Mapping Caves

Mark Altaweel

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Caves are formed due to a variety of geological processes, including weathering, tectonic movement, and pressure.

Benefits of mapping and studying caves

Caves are often recreational or treated as tourists sites; they also serve as important scientific places of study, including being used to study climate change. Caves have also been studied and considered as potential storage areas for methane, one of the most potent greenhouse gases.

Submerged caves are important areas for water resources used to supply population centers. Additionally, caves have important cultural signifigance, as many caves serve as holy places or have connections to narratives important to ethnic/national identities.

A yellowed map of Mammoth Cave from 1835.
A map of Mammoth Cave, the largest cave system in the world. Map: 1835 via LOC.gov.

Challenges of mapping caves

While caves can be important to different stakeholders, mapping them has been challenging, particularly large, complex caves that can stretch for many kilometers underground. Mapping caves is important both for management, that is to monitor and protect caves, but also to understand their wider benefits to society.

New technologies and techniques have helped create more accurate maps of caves.

Mapping caves with a compass

One can create a reasonable map of a cave system using a compass, measuring tape or laser range finder, and an inclinometer to measure slope. With a compass, correction between magnetic and truth north is always needed and caves often change due to tectonic or erosional activity that may require periodic updating to maps.

Software to map caves from measurements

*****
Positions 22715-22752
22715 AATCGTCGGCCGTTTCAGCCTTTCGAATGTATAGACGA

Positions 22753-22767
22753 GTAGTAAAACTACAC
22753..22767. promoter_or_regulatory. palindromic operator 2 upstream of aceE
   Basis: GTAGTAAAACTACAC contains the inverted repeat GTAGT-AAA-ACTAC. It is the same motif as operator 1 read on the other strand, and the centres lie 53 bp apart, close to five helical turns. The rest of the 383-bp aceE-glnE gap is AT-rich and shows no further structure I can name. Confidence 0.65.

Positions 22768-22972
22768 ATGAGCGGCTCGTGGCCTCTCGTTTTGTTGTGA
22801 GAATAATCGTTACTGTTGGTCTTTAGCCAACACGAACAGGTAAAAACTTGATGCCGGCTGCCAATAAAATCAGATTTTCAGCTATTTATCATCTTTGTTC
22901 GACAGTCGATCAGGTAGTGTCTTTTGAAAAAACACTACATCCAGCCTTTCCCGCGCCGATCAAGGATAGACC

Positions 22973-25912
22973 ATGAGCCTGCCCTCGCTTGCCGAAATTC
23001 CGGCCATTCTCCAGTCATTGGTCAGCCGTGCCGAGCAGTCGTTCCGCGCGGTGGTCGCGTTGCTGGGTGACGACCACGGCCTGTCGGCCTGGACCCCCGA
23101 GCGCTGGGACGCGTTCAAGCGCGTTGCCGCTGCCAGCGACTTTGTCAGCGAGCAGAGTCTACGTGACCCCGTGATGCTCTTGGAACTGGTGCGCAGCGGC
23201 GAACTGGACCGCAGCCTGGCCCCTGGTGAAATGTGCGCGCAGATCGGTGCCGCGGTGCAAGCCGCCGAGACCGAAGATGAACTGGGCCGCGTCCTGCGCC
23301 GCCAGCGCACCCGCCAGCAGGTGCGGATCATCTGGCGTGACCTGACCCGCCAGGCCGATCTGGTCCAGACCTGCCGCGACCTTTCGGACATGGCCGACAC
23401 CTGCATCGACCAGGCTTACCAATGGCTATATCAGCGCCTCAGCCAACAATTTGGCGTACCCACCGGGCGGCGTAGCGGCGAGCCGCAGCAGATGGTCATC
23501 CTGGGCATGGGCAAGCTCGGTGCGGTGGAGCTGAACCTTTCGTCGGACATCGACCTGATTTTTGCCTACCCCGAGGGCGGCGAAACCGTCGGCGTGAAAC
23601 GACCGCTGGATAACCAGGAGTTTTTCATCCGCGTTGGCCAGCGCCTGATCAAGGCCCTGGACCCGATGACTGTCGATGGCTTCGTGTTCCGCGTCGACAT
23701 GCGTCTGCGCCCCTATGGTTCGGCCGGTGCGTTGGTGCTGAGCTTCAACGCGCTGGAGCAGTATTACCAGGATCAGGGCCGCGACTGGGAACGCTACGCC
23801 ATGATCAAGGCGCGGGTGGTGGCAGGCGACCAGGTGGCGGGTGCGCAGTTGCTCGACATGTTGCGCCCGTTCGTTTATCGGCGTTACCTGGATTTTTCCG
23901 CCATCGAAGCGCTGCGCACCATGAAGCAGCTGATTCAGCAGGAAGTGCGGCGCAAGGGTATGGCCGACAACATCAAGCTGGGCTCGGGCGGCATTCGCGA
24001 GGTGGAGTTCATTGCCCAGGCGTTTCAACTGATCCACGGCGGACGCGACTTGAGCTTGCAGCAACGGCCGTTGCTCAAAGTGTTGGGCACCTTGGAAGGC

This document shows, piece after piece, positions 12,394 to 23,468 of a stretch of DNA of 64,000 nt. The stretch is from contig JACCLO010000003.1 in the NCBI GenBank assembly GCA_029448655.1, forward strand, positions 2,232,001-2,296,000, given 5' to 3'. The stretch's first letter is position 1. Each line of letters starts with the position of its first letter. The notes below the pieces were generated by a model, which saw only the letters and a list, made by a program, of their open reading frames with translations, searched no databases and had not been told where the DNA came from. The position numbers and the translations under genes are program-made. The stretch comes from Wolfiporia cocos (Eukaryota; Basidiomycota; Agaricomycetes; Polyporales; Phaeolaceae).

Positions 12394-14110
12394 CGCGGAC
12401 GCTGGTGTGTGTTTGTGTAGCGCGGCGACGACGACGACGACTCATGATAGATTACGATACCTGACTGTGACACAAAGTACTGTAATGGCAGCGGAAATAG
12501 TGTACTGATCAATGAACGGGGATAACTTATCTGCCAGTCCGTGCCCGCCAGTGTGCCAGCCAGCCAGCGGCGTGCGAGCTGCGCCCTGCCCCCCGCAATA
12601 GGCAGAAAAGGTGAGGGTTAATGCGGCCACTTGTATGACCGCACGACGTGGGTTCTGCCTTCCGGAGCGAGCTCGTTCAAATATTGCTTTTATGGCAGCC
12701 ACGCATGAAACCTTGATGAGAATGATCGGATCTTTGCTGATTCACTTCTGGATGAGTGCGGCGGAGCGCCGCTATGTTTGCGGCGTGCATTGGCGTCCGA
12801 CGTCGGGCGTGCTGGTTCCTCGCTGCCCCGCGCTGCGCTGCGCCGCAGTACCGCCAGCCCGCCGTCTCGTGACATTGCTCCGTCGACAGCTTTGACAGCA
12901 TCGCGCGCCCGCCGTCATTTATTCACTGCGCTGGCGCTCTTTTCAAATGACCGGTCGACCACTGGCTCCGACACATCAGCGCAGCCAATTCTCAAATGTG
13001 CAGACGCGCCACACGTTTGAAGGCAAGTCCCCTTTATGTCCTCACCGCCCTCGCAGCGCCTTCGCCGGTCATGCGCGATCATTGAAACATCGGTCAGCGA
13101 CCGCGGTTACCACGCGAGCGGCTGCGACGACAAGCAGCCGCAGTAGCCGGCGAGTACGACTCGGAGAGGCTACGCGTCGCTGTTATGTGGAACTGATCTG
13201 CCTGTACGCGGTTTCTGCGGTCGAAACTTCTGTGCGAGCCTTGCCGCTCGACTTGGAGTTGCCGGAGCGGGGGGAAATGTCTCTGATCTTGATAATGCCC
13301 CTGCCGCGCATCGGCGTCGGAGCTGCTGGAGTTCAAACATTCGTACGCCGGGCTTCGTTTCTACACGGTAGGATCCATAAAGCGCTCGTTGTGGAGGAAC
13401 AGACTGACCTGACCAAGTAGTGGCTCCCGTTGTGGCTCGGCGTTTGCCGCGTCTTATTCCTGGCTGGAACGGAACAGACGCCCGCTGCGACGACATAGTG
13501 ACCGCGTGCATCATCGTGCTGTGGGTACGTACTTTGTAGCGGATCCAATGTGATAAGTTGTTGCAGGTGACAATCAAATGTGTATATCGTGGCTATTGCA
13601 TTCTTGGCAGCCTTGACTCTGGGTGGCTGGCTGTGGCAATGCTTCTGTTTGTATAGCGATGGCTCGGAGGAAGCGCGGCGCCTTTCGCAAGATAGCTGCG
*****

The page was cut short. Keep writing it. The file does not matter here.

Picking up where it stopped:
Current software that can automatically create maps from basic measuring tools include CaveWhere. This mapping software can take 2D data and project 3D maps; profiles of caves can be warped and fit to larger maps used for given areas. Overall, the software provides a simple to use interface where field-collected data can be entered to create a map quickly.[1] 

Similar open source GNU GPL licensed software, Therion, can be used for similar functions. The software provides texturing, stereo (anaglyph) rendering, and off screen rendering.[2] 

Other popular tools include COMPASS and Walls, which can also provide declination to correct for the difference between true and magnetic north.[3]

Mapping complex caves

While current software has become more sophisticated and easier to use for users, the challenge for speleologists, that is those who study caves, is mapping particularly complex, long caves, including those that have underground rivers or caverns that might be well hidden behind fallen debris or simply having narrow openings.

A picture of cave columns covered in "cave popcorn".
Complex cave systems can be more difficult to map. Photo: Cave columns in the Caverns of Sonora. Photo: Alex Demas, USGS, public domain.

Electrical resistivity tomography

Electrical Resistivity Tomography (ERT) has emerged as one geophysical method to help speleologists better map caves. The method uses electrical currents that are sent through the bedrock or surface, with the voids in the cave providing a high contrast to the solid rock overlying caves.[4] 

Furthermore, for ERT, one can map caves from the outside using pins and wiring set at various intervals, depending on the desired depth of the electric current penetration, where pins setup further apart enables a generally deeper ground signal. With ERT, 2D and 3D maps can be created, with potentially long distances covered by mapping profiles enabled by ERT.

Airborne electromagnetic mapping

Another related method, airborne electromagnetic mapping (AEM), has been used to map submerged cave systems. This technique involves transmitting an electromagnetic signal from a plane or helicopter.